I have been hesitant to write this post.
At first, I felt as though people must only want to read blog posts from the epidemiologists and medical professionals rather than the educators and sociologists. I know that’s the only content I have been devouring for the past two weeks. But, as we settle into this new reality, it has become clear to me that we need to hear from one another now more than ever. We need to think deeply about our human interactions in a time when they have become scarce. I think sociology can help us with this as we ease into our new way of life, however temporary.
I write about this historic, unprecedented and extraordinary time we currently find ourselves in…together. The keyword here being ‘together.’ At the most basic level of sociology is this idea that we are shaped by the people around us; that we are the drivers of our personal destinies and that we can decide what we want for our lives. In these uncertain times, all of these ideas seem to be under siege. Our governments continue to be forced to draw on rather draconian measures to flatten the COVID-19 curve, our destinies are relegated to the confines of our homes (and our digital worlds) and our social networks stop at our immediate family members.
What sociology also tells us, is that the most intimate of actions are shaped by the larger social world around us. Perhaps never before in history has this statement been so powerful and so obvious as we ban together in nothing less than wartime to fight this intruder. Staying inside with your family, in what might feel isolating and personal, is of course part of a powerful social collective undertaken in the name of our common humanity. I am finding great comfort in this notion that ‘we are all in this together’ and that the concepts inherent in sociology are still very much intact as we continue to be shaped by the world around us from the confines of our own homes. It also helps me to stay at home.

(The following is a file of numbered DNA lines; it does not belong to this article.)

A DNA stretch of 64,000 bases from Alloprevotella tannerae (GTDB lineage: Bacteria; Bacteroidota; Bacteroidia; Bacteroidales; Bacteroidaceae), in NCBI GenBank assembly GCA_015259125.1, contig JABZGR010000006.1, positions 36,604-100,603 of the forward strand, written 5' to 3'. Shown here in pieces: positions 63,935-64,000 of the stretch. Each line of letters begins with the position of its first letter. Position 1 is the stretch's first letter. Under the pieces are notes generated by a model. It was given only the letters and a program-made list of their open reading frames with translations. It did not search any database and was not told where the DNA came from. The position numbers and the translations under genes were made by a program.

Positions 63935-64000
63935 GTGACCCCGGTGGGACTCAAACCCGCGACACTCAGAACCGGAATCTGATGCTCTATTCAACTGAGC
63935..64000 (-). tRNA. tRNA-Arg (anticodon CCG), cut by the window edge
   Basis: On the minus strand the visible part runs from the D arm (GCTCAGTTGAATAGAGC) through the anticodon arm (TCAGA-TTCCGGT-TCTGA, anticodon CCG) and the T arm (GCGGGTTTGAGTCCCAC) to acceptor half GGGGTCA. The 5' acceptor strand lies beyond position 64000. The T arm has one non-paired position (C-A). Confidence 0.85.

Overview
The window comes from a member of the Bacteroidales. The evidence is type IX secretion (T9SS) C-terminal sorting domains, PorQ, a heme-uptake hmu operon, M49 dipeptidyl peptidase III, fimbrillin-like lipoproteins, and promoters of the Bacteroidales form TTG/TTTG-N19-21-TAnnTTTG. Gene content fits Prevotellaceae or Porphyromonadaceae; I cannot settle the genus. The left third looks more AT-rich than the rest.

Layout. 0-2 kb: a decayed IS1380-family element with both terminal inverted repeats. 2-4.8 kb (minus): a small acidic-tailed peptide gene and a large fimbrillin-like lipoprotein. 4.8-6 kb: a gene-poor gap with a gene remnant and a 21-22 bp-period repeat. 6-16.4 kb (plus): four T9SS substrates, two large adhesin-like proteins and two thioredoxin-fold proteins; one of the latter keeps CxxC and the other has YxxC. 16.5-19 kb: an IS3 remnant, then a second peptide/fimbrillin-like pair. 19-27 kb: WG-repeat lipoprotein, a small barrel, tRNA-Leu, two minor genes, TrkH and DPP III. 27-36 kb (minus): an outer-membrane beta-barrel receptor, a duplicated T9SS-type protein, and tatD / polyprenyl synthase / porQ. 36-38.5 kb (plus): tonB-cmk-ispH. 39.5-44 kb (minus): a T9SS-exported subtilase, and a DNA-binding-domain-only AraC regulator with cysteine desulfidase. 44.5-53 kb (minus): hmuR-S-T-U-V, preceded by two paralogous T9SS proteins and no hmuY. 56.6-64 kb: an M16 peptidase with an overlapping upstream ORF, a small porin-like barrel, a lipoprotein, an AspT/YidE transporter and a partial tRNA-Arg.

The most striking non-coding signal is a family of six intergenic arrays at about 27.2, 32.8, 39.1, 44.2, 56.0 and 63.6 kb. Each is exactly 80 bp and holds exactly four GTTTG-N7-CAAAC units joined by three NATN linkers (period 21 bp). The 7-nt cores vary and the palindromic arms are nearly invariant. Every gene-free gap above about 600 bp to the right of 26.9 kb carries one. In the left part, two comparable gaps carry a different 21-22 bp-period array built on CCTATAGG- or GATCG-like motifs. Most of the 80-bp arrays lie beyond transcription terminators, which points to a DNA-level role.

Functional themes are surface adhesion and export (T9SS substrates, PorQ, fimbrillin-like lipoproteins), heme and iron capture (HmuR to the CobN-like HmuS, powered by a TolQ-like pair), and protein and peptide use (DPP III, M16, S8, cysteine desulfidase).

This is a time when we need to feel empowered through new kinds of human interaction. I sat on my first ‘zoom’ call last night and connected with women I respect on multiple levels through our screens. At first, it felt contrived, but after several minutes, I settled into this idea, and I felt empowered; empowered that I could still connect with these women in times when I couldn’t see them in person; in a time when seeing them in person could put others lives in danger. And this is the sociological idea that we can see ourselves in the actions of others – we are doing it for one another and because of one another. If only on our computers, I could still pick up the deep sense of purpose each woman had as we found ourselves in this new reality. It almost brought me to tears.
If sociology is truly a study of the interconnectedness of humans; the shared experiences we all have that shape the very personal decisions that we make, there perhaps has been no time in history where we have been more connected towards a common goal attained through individual effort then now. We are truly living history. Though it is devastating to watch lives being lost (my heart breaks for Italy, currently), it is also uplifting to watch the videos my friend sends me from her apartment in Spain each day when the people clap in unison and play music for the health care workers (clip below). I watch my daughter begin to understand actions for the greater good as I explain the idea of sacrifice (today, it was not going for ice cream) for ‘grandmas,’ and I am anxious but excited to gear up and engage with my students all over the world on a digital platform next week. If we are all in this together, then we can surely accomplish great things from our couches and home offices. And we can surely educate our young people; these past two weeks have been an education in itself.
So, as we move forward in making our very personal decisions, shaped and intertwined with a global fight, I hope that you connect with those you love outside of your home, that you smile with your students as you start to navigate online learning and that you enjoy your time connecting with your loved ones as you find yourself in these precarious but unifying times.
In good health,